Recommendations should be released soon to address the dwindling stocks of fish in Gulf waters, officials say.
FNC calls for talks to end overfishing
ABU DHABI // Government ministries must work more closely with the fishing industry and update regulations to preserve the Gulf's fish stocks, a federal committee has found. The conclusion, to be published in a report this year, comes amid meetings between members of the Federal National Council's agriculture and fishery committee and fishermen's co-operative societies. Although overfished species - such as hammour, sha'ary, farsh and zuraydi - have been recovering in recent years, officials have pressed for the need to protect them against random fishing, which includes angling for baby fish.
The committee's chairman, Khaled al Falasi, yesterday urged the government ministries responsible for the fish industry to maintain close contact with the fishermen themselves and monitor common practices. The Government should not only enforce fishing limits, but educate fishermen about preservation. "Fishermen catch baby fish and throw it back in the water," he said. The sale of baby hammour is banned.
In the coming weeks, they will draft a report to address the issues at hand. Their recommendations could include extending the role of fisherman societies, responsible for selling the catch and distributing revenues, and providing subsidies to encourage more Emiratis to enter the fishing industry. The Ministry of Environment and the Ministry of Social Affairs oversee the fishing industry. Mr al Falasi said some laws were impractical and that the committee might suggest some changes. He said one rule that needed to be changed was the stipulation that at least one Emirati should be present in each fishing boat.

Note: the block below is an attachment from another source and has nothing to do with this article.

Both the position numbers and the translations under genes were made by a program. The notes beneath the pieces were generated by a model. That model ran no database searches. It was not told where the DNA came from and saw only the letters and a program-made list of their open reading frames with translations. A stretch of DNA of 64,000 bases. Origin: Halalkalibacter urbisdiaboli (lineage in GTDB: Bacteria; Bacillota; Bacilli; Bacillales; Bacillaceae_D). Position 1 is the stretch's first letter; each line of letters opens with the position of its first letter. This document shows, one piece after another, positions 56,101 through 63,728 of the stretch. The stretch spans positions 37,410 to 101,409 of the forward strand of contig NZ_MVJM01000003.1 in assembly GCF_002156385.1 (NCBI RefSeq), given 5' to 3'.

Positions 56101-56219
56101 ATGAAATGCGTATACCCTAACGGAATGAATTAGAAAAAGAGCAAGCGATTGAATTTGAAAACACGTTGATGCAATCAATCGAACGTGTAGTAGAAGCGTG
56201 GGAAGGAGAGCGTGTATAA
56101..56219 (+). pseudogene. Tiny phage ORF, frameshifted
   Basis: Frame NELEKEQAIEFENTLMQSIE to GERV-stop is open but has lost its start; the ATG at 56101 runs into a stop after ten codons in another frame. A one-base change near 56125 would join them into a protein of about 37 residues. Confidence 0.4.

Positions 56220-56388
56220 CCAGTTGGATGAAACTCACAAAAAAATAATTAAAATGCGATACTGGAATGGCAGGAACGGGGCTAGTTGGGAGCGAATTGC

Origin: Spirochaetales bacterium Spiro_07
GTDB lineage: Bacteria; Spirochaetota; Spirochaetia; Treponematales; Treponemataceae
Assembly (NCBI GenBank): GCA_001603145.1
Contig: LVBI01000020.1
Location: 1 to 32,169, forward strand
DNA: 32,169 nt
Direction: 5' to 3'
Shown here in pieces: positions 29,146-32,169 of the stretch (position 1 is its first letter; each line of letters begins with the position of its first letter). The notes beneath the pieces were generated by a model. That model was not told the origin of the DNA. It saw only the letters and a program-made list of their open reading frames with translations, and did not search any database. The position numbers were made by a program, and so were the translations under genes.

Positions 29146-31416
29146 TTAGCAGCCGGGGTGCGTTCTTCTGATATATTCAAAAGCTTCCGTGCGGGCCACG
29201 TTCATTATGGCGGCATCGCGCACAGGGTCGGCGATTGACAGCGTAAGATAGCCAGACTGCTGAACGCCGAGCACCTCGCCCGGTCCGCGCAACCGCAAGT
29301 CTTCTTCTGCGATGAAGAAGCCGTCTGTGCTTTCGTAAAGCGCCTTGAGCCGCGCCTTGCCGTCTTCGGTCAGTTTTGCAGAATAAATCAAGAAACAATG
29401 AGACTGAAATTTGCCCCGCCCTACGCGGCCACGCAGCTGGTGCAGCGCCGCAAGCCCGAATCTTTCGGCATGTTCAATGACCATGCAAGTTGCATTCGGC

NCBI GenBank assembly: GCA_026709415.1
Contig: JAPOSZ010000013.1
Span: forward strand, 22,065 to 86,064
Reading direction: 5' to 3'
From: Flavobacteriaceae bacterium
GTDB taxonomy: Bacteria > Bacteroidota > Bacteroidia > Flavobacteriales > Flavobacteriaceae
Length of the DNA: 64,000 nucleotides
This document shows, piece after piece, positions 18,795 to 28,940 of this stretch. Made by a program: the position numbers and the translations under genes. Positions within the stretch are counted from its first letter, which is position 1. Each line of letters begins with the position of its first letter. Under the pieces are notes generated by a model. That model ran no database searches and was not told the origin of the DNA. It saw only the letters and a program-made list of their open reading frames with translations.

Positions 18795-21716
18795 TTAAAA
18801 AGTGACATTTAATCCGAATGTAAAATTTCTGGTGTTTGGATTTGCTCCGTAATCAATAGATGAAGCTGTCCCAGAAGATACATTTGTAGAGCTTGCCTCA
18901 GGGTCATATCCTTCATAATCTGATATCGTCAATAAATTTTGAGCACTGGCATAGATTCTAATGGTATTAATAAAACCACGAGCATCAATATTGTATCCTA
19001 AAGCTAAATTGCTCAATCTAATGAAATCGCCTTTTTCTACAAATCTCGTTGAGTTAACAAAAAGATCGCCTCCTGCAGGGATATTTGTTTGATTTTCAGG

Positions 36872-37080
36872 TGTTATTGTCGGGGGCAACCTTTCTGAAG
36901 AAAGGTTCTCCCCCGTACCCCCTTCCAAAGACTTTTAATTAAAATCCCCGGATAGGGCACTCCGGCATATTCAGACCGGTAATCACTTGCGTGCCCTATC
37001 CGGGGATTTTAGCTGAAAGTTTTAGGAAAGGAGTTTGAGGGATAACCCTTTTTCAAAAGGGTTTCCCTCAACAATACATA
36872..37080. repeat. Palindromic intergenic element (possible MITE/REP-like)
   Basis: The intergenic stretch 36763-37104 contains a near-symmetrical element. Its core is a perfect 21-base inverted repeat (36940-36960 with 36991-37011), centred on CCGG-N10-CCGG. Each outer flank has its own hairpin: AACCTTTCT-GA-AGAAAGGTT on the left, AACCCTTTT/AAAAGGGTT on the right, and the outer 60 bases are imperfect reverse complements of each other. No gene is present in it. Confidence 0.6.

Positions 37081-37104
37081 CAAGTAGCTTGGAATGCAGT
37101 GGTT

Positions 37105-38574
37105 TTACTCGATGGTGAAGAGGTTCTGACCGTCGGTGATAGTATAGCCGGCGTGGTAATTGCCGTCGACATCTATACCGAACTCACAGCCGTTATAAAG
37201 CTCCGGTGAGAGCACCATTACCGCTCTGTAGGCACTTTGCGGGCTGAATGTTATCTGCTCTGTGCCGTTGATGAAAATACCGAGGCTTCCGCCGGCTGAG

However, the committee member Khalifa bin Huweidin saw no problem with the rule and argued that instead, the Government should subsidise the industry to encourage Emiratis to work. He also suggested there should be some no-fishing zones. Mr al Falasi countered that it was important not to limit the number of fishing boats. "We need more practical regulations," he said. The current fishing law was passed in 1999, and fishermen and managers of the co-operative societies have complained that they were not consulted when the bill was drafted.
Recent figures suggest that about three-quarters of fish whose habitats are close to the ocean floor - including the hammour, which hide among rocks and crevices in coral reefs - are overfished, as are nearly half of other fish. Mr al Falasi said committee members were divided into groups, each of which was responsible for conducting visits in several emirates. "The idea is to find more about the fishermen's situation and understand their problems and also to see how we can preserve fish stock," Mr al Falasi said. "We've looked at the fishermen's situation and gathered valuable information which we will discuss in our meeting with the Ministry of Environment."
Mr al Falasi also said the role of fishermen societies had to be extended. He suggested that all fishermen be directly managed by these societies, which in turn would sell the catch and distribute revenues. "The society would show more responsibility for preserving fish stocks through using certain nets," he said. "Our old society, which was using primitive tools, has changed and our need for fish have increased. We need to develop the way fishermen think."